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Kennedy Stone, Staff Writer

Johnston has had suicides happen in the student body before unfortunately. While each story is different, they all ended in the same tragic way. It leaves so many people permanently scared, and it is something that leaves so many questions unanswered. You think “What could I have done to prevent this from happening?”, “Why wasn’t I a better friend?”, “How can we live in a world so awful, that people would take their own life, rather than live in it?”. “If only I could’ve felt the same way they were feeling at the time. Maybe I could’ve helped. If only I could understand.” It seems like an impossible dream, but now we have a song that might be able to help us with just that. Logic’s “1-800-273-8255” featuring Alessia Cara and Khalid on the album “Everybody”, is that song.

Music is such a subjective thing. Yet, people get criticized for having their own, unique tastes and are judged for the type they like. I’ve always believed that the structural parts of music were meant to be analyzed, like the rhythmic variety, verse to chorus patterns and dynamics. Everything else is all up to personal opinion, yet people only seem to focus on the opinionated parts of music and base their reviews off of that. As a music critic, this drives me completely insane, and makes me wonder what is the point of music, if the very thing that makes it so attractive, is used to shame people, and make them feel worse than they already were?

When I start to think like that, something awful happens. In a matter of seconds, everything becomes meaningless, hopeless, and too cruel to try and make better. It’s like being in a haze, walking through a thick fog. You know what’s happening, but you are so numb you don’t care. All you can think about is how you want everything to just end. For someone to put you out of your misery. You just want to die. Even if that means you have to do the deed yourself.

The first time I heard this song, I was driving home from school and I almost had to pull over. Since the emotional trip this song takes you on is so strong. It brings forth the feeling of being lost in your thoughts in the worst way possible. You go through the stages of feeling suicidal, and like the thoughts themselves, it never lets up for a second. This is all presented to you in the form of rising and falling instrumentals, and beautifully strained vocals. The instrumentals, specifically the piano, go up and down like waves of emotion. Even though this line doesn’t change, except for the brief bit of violin at the end, it still works because it adds the feeling of being trapped in a never-ending cycle, that only changes when make yourself see something different at the end of it all.  Thus, once again giving us a glimpse of thoughts of a suicidal person.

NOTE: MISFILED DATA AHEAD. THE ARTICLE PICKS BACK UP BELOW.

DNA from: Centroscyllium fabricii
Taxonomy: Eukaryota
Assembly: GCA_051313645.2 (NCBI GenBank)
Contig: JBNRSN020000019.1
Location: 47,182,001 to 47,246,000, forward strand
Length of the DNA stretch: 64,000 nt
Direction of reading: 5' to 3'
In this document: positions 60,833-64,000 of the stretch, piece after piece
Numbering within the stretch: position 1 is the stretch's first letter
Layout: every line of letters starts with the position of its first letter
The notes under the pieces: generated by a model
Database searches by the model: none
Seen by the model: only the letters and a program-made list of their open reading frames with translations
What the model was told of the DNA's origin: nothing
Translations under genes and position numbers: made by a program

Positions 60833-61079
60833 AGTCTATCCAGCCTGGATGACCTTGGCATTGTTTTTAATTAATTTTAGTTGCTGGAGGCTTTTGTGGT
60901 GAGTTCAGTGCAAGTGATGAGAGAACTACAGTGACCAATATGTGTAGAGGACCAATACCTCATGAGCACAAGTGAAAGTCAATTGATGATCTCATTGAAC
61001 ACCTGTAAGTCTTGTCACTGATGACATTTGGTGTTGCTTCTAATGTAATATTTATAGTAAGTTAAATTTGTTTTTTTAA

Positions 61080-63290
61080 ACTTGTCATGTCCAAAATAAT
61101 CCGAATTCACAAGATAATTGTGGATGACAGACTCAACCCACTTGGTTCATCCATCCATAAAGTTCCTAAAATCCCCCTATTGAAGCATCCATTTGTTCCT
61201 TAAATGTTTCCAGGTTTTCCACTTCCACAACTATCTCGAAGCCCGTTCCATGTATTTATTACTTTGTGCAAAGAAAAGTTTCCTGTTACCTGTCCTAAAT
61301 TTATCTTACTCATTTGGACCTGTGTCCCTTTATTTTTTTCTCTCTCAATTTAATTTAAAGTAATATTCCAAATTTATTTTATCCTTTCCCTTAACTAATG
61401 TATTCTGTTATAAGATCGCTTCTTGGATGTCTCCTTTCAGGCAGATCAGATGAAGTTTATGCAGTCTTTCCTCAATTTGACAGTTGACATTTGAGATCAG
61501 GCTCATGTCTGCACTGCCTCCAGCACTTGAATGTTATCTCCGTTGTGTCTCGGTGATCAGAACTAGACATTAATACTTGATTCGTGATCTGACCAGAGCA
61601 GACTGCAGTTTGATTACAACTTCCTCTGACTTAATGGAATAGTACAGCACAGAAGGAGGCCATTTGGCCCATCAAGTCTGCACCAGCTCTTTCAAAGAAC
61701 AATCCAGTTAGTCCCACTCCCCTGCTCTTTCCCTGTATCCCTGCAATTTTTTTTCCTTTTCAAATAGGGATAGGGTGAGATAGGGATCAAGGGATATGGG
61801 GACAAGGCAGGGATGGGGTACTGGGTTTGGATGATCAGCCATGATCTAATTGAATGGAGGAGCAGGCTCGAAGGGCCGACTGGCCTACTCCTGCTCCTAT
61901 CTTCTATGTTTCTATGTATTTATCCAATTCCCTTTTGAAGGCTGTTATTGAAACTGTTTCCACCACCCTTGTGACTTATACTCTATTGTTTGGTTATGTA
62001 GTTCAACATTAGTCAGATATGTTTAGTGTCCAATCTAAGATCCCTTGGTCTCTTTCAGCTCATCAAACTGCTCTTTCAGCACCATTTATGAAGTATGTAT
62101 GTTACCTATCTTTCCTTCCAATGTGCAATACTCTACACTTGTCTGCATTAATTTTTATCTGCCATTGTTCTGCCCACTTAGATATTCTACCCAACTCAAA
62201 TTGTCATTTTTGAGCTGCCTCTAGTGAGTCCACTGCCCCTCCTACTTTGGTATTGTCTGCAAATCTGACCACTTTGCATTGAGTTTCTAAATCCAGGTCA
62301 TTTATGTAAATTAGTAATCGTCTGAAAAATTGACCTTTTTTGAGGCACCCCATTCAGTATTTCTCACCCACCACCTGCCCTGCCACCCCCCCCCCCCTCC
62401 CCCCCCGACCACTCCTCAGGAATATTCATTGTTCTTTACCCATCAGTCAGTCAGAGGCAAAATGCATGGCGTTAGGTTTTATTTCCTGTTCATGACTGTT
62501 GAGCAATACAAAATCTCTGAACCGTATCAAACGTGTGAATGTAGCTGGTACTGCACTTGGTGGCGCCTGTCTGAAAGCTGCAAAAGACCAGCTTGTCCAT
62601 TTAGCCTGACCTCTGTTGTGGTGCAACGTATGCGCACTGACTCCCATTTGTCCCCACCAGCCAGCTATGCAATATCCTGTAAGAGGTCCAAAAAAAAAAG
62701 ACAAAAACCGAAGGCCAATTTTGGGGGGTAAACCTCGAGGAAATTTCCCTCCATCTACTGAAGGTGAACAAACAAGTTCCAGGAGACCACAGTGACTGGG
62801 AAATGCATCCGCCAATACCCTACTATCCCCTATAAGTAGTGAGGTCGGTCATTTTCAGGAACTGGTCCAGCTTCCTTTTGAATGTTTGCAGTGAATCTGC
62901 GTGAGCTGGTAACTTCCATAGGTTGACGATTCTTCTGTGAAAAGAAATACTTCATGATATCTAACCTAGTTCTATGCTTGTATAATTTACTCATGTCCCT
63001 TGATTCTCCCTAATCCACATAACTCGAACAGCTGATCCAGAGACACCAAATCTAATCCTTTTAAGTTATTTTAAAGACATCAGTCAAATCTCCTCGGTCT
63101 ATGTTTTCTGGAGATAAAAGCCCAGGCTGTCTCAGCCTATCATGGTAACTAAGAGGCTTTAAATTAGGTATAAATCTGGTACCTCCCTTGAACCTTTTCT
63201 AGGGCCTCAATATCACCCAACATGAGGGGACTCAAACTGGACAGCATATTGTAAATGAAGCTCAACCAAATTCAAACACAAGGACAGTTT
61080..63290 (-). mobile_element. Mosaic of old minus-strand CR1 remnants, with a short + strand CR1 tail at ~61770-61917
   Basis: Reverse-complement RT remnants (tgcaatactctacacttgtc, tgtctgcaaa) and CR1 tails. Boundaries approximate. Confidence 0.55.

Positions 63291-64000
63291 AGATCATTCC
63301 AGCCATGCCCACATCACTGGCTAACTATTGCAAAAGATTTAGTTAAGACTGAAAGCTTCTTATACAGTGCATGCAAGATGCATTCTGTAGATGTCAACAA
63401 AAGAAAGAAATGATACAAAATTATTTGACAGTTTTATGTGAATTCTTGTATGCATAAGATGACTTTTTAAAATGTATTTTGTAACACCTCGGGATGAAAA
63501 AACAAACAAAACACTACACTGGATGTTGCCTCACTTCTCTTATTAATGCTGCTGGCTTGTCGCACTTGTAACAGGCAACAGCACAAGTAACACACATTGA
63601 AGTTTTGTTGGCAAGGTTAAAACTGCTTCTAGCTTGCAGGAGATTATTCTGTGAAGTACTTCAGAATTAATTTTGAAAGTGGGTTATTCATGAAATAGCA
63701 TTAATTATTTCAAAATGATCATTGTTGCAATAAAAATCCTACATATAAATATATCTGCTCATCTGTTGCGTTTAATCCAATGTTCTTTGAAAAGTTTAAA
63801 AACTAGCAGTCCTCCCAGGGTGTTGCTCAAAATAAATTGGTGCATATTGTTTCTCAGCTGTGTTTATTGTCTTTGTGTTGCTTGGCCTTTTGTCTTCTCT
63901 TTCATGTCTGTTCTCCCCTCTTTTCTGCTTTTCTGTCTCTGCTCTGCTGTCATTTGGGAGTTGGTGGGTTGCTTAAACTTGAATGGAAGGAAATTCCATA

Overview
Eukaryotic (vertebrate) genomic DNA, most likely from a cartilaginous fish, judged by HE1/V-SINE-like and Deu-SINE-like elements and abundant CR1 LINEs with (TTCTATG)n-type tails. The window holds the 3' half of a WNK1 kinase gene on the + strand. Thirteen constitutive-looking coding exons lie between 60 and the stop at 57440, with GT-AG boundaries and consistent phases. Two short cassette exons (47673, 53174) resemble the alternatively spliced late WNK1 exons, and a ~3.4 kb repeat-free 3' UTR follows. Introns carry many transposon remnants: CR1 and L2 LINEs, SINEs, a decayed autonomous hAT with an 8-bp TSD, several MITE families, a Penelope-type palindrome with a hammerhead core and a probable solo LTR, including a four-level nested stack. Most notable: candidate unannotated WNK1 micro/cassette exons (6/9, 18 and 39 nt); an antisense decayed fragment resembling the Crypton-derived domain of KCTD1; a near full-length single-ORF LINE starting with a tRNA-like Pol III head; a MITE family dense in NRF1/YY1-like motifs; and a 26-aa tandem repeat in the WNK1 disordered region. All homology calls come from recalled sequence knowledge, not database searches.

While the instrumentals are amazing, it’s the lyrics that make this song so heart-wrenchingly beautiful. Without going into a personal story, the song laments about how the world around you is cold and cruel. How it never helps you even when you admit defeat. It takes you through the process of being at your lowest, then the eventual clarity of realizing even small things are worth living for. Finally, even if you still don’t believe in yourself fully, you don’t want to die. The listener will hear this story unfold unlike most songs today, as the verses and choruses change in lyrics and rhythm, as the song goes on. We live in a world, where people say openly that they wished they were dead and gone. This song blatantly says “I don’t wanna be alive/I just wanna die today”. With the way the notes ascend and decent on these lines and the way the pattern repeats. It shows how eerily comfortable the person is with saying these things. What makes it even more impactful, is the fact that none if the singers overdo their lines. None if they are hitting those powerful high notes, or screaming out dramatically in agony. The song isn’t desperate to be a tearjerker. Logic’s tone was stagnant, yet filled with story. Khalid’s part was short but emotional. Even Alessia Cara’s part managed to be gentle but empowering. It’s the very pinnacle of the saying “less is more”.

Everything about this song is real. Nothing is forced in to attract a certain audience, and nothing is half-heartedly done. There’s emotion, talent, and a story to be told. For these reasons, and for everything this song stands for, I give it a 4.8 out of 5. I hope this song somehow helps anyone who is struggling with their lives, and for anyone with a friend that they are really worried about, just remember the title of this song. Even if you do not have these issues, I encourage everyone to give this song a listen. After that, I’d like someone to see come up to me, look me in the eyes, and tell me all pop music is meaningless.